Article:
An Order to Show Cause is the mechanism a family court judge issues an order on an “emergency” matter. There is a high standard for the Court to enter an Order granting requests on this basis. Therefore, if you fail to secure an agreement now for parenting time around the holidays, it is unlikely the Court will enter an Order granting you any holiday parenting time if you were to file an order to Show Cause a day or two before the holiday.
When you request emergent relief, by filing an Order to Show Cause, you must satisfy a four-prong test per a New Jersey Supreme Court case, Crowe v. De Gioia, 90 N.J. 126 (1982). First, your requests must be emergent in nature. Second, your request must demonstrate that you (or your children) are at risk of irreparable harm. Third, you must demonstrate that the underlying request is well settled law, and you have a likelihood of success on the merits of your application. And fourth, you must show that when the Court balances all the available equities, the requests weigh in your favor.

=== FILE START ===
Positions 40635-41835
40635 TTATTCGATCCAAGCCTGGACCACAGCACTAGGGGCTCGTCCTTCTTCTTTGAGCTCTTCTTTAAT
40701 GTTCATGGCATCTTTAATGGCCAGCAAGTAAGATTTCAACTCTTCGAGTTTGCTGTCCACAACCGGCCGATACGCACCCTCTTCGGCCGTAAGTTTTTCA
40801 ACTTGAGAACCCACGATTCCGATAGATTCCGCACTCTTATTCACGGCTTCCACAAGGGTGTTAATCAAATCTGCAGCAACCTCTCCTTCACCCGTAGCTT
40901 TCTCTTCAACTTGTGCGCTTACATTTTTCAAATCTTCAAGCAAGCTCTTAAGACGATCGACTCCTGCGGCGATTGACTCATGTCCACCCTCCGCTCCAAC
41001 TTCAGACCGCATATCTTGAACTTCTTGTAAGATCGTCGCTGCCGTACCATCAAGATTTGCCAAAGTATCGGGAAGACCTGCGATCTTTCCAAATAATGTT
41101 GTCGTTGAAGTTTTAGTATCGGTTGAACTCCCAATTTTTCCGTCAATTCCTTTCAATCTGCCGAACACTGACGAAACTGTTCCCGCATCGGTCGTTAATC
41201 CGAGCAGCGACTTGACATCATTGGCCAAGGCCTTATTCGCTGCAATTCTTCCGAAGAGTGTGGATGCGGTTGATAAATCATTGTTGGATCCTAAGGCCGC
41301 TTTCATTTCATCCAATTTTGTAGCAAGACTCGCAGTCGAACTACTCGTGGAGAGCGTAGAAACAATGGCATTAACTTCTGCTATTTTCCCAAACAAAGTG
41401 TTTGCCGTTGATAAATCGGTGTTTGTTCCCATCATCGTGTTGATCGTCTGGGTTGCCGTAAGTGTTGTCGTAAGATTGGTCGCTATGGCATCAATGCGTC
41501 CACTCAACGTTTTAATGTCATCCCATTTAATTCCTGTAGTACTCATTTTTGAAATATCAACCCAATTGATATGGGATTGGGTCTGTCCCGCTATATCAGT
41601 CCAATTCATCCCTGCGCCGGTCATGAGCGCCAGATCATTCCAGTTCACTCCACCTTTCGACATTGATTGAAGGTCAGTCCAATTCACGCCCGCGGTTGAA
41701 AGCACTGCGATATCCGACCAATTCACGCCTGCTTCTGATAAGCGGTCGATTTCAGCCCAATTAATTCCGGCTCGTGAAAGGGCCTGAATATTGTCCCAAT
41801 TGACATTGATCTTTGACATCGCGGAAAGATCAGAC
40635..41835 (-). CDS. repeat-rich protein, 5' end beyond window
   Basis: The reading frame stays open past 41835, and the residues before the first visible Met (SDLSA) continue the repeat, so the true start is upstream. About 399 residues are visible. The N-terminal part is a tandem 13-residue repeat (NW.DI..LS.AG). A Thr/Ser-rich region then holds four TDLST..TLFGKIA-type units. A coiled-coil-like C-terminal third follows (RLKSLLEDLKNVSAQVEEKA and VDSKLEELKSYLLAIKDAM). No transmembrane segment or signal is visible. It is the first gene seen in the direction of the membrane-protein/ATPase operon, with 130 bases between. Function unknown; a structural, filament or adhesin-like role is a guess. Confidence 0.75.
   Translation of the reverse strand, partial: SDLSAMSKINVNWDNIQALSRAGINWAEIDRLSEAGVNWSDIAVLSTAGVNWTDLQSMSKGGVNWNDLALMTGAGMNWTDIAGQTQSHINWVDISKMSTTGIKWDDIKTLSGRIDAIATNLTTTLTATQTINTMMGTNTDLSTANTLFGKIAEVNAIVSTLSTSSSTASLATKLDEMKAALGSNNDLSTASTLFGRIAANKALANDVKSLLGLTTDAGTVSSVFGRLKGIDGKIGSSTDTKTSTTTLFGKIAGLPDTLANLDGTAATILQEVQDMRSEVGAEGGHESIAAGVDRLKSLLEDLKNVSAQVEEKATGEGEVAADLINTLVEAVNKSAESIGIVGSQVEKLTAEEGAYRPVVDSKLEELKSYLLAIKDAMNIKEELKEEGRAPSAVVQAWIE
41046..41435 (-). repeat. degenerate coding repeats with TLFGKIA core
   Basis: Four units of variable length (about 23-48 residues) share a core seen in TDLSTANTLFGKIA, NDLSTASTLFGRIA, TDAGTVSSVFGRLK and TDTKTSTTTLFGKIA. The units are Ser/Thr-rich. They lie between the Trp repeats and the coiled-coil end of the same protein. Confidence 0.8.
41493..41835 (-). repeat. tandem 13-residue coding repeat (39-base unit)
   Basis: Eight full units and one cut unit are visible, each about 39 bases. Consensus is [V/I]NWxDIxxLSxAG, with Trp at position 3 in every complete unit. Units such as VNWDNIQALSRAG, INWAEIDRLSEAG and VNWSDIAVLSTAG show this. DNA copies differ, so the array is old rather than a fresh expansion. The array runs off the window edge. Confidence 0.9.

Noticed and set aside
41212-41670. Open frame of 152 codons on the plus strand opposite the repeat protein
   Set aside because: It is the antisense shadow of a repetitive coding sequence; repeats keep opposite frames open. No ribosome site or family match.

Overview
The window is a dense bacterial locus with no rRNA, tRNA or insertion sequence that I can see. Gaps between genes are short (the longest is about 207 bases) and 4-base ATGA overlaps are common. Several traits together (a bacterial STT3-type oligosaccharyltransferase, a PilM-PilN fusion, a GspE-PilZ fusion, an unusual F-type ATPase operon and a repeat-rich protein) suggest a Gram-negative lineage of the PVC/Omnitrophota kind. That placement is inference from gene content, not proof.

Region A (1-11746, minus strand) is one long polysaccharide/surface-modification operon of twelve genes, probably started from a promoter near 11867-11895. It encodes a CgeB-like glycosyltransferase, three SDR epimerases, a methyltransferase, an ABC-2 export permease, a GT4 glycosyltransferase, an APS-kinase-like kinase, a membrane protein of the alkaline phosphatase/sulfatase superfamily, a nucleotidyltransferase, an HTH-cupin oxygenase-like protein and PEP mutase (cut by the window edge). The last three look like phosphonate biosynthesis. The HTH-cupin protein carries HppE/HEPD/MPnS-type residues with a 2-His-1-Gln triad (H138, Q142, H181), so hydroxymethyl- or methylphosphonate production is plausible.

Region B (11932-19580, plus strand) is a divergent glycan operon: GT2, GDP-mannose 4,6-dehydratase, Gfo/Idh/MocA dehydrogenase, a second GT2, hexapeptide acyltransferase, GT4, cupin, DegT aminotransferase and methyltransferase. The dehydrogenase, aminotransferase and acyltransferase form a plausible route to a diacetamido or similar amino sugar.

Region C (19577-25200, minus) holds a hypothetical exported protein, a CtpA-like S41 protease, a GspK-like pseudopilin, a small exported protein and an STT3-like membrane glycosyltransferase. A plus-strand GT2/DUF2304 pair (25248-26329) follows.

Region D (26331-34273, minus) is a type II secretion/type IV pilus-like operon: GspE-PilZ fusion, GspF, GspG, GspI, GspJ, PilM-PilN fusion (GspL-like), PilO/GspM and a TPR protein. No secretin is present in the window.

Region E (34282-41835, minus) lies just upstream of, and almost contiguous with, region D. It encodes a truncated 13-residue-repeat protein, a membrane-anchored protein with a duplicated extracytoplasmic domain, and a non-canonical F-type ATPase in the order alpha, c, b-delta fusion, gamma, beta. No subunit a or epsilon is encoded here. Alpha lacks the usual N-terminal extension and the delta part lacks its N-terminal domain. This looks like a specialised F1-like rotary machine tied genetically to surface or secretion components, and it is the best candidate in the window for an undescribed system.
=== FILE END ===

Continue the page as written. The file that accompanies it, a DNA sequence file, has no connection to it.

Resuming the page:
For the most part, issues of custody and parenting time are not emergent, which is why requests for holiday parenting time are not often addressed on an emergent basis. The Court will likely find that you knew the holidays and winter break were coming, for at least twelve months, and could have filed your motion to be heard on the regular motion cycle, instead of on an emergent basis. The Court can always address missed parenting time over the holidays, with make-up parenting time. That request, again, is addressed in a motion, not an Order to Show Cause.
It is important to act before an issue arises, and not at the last minute. The attorneys of Arndt & Sutak, LLC are regularly address emergency family matters and can consult with you about filing an Order to Show Cause, or a Motion. Contact us today to protect your rights and your parenting time with your children.